See, I have this friend. For the last eight months or so, there’s been a slow-motion car crash unfolding in his head, a mid-level disturbance in the limbic system, a real hardcore existential upheaval. I’m worried for him; it makes me sad to see the whole thing transpire. It started back in September; we had a flood in these parts, a once-in-a-generation, get-thee-to-the-ark kinda deal, and my friend’s home heaved and sighed and leaked and broke and filled up with all manner of filth, and he— Well, he sort of snapped. Something inside his head switched off, or maybe on, or broke, or did something else nasty to his circuitry. I understand it, to a point; home is not a home when you don’t feel safe in it. Or particularly happy.

Anyway, I think my friend walked the plank and sank into something deep and nasty. Started drinking a bit more than usual. Knew things weren’t right, but seemed powerless to halt the regress. He didn’t feel like doing much of anything. He’s a poet, and he’s written no poems in all this time. He’s a reader, and has barely cracked a book. He binges on things that aren’t good for him to binge on, and he knows it. Still, he takes it all in. Not much to do but sit and stare at walls or at the ceiling that leaked, or at the hands that betray him with their slothfulness. There’s something in that head of his that needs to come out—he knows it. He’s too tired or anesthetized to go looking for it.

Yes, he takes it all in. He pointed me to the first track on the new record by the excellently named Trampled by Turtles, for example. The song is called “Midnight on the Interstate,” and he says they got it right, incontrovertibly right. Says he could have written it himself—all the details are down, are true. So I listened to the track; the first verse hits hard, but subtly:

Late night, midnight on the interstate
And I didn’t feel so great
Until I saw the city
And I was younger, and open like a child
Man it’s been a while
Since I felt that way

More and more I hesitate
‘Cause I don’t know

There’s a koan-like simplicity that masks a depth that hangs just beneath the surface of the song, of the words. It’s apparent my friend gets it. He gets the music, too—the fiddle and guitars and banjo, the tools of the bluegrass musician’s trade. Trampled by Turtles has apparently been around for the better part of a decade; the band’s previous record, Palomino, was on the bluegrass charts for over a year, and they’ve played on the biggest festival stages the U.S. has to offer. I don’t listen to too much bluegrass, though (to my own detriment), so I was caught unawares.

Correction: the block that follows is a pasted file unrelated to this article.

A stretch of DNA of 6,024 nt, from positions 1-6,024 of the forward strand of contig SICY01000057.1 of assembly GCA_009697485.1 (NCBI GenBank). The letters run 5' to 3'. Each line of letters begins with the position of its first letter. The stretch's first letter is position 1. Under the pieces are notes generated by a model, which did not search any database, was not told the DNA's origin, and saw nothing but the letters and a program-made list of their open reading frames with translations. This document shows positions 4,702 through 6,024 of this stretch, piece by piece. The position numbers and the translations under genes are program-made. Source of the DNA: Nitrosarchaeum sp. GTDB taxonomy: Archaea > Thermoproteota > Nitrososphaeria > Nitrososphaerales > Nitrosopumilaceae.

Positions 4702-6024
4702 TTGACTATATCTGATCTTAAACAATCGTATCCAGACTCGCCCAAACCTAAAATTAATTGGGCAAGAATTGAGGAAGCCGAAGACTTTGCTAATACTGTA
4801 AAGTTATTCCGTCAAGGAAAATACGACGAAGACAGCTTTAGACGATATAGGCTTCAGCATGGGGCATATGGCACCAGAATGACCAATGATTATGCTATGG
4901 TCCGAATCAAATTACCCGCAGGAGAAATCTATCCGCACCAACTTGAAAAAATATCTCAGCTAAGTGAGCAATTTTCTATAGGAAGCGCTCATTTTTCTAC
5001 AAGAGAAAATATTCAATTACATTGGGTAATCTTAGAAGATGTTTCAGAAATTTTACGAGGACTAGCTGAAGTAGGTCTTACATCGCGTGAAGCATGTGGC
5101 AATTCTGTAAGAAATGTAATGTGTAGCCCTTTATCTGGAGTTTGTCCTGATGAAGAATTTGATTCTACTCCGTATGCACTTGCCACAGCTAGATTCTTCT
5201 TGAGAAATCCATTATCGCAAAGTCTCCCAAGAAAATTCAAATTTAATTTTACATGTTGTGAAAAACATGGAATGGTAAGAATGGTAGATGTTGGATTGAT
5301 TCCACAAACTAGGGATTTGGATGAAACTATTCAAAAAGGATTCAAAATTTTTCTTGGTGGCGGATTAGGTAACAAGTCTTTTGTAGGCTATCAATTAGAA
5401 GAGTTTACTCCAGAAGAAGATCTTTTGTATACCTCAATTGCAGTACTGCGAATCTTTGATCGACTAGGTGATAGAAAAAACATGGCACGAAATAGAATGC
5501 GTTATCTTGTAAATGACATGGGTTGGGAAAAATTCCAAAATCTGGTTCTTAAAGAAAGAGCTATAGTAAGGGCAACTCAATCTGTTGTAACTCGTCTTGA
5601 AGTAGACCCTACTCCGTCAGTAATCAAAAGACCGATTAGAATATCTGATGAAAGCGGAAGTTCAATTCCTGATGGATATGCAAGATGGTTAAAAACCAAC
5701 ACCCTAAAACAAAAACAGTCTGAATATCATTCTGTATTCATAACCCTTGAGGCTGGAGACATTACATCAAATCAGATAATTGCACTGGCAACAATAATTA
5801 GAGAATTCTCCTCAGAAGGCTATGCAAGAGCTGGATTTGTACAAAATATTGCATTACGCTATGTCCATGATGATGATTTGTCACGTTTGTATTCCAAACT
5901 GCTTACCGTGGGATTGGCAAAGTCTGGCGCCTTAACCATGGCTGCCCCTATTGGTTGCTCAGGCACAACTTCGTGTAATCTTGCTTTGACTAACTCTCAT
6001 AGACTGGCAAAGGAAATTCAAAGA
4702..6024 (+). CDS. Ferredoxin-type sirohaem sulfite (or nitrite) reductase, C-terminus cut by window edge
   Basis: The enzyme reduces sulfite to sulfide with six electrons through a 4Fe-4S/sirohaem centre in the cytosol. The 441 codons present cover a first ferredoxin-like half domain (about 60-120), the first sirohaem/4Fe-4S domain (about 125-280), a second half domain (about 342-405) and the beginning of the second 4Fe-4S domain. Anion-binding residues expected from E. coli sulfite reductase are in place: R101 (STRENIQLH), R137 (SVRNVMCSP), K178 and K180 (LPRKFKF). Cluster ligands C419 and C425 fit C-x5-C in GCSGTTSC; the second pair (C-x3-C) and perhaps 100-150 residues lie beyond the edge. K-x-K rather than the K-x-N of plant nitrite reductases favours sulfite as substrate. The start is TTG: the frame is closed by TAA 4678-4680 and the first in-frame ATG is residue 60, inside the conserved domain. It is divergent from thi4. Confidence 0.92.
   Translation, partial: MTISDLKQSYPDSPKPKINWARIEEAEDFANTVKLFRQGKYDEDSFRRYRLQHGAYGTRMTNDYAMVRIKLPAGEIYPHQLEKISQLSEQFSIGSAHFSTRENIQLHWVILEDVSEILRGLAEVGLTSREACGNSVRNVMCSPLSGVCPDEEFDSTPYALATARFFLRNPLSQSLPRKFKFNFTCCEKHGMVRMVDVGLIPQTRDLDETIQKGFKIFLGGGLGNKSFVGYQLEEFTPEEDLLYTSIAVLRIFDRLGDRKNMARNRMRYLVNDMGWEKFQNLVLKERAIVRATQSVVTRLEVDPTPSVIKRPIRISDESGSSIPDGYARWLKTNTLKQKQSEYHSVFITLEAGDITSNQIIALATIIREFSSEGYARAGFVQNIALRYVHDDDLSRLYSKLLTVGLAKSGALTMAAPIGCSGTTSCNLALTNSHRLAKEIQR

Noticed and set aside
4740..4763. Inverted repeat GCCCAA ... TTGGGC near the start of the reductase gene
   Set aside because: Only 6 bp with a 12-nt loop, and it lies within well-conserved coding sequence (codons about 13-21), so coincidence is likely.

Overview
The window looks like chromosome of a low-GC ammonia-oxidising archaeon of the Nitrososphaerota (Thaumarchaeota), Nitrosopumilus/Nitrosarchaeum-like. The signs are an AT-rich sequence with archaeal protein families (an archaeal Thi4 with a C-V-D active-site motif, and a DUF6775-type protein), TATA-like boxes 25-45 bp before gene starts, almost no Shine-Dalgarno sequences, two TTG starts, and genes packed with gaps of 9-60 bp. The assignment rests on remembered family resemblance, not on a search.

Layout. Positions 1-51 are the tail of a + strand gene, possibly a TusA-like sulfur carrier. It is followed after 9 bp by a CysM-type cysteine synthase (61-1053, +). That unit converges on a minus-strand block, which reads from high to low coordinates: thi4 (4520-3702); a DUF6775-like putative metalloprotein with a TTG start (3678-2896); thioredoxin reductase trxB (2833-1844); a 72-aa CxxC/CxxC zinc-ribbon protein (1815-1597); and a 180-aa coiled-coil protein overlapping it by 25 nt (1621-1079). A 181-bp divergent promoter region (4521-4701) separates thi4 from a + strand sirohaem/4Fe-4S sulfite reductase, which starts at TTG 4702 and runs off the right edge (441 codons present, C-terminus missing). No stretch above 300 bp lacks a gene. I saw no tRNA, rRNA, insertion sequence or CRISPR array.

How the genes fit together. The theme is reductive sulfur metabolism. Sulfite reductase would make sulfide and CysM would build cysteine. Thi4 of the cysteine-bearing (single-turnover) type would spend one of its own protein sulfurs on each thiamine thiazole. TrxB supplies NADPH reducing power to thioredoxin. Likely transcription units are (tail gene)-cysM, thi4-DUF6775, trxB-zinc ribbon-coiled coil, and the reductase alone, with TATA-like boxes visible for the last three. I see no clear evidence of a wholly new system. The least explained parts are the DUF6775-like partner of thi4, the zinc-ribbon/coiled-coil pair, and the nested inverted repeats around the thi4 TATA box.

Well, I’m aware now. Much of Stars and Satellites hews very close to the slow ‘n’ tingly template established by “Midnight on the Interstate”—sort of like Springsteen’s Nebraska, as played by the Avett Brothers or Bon-by-God-Iver. I don’t know how well poignant, deliberately paced tracks like “Alone” or “Beautiful” will play at bluegrass festivals (unless they’re played under a starless sky, with a very real threat of rain, in which case they’ll be perfect), but when engaged in a darkened room, at night, when they provide the soundtrack to a thousand recriminations and best-forgotten memories, they are immensely effective.

The most desperate moment on the record falls to “Widower’s Heart.” Woe be to the heartbroken, half-drunk listener who stumbles upon this one at the wrong/appropriate moment and hears the mournfulness drip from every corner of the song, every instrument, every word. Don’t believe me? I give you the song’s second verse:

I turned to say I’m sorry and I tried to explain
But the room it was empty and bitter and drained
No songs from the angels, no blood in my veins
Could ever replace you and here I remain

Where does anyone get off being that articulate about being that sad? And the sound that surrounds the voice singing those words so artfully complements the proceedings, it’s impossible to imagine the sentiment being expressed in any other fashion.

It’s not all gloom, though. Trampled by Turtles plays bluegrass, after all, so there are some up-tempo hoe-down tunes, just to make things interesting. The instrumentals “Risk” and “Don’t Look Down,” in particular, give the band room to show off their considerable chops. Still, even the fast songs have a kind of slowness to them—a calmness in the midst of a whipping wind of stringed sound.

But I go back to my friend, and to “Midnight on the Interstate,” and I think about the last verse of the song:

Mostly sober
Sometimes I change my mind
And I don’t have the time
No, we never do

I hear it and I understand my friend’s helplessness, but I’m heartened by the last words the band sings before the extended coda:

Love and love and nothing else
It’s all I need

I’m heartened because there’s a recognition of the essential element in life—love, the one thing that keeps us moving forward, even when we cannot feel the progress ourselves. I hope my friend understands what the band apparently understands. I think he does.

About the Author

Rob Smith

Rob Smith is a writer, teacher, wage earner, and all-around evil genius who spends most of his time holed up in his cluttered compound in central PA. His favorite color is ultramarine blue. His imaginary band The Dukes of Rexmont tours every summer.

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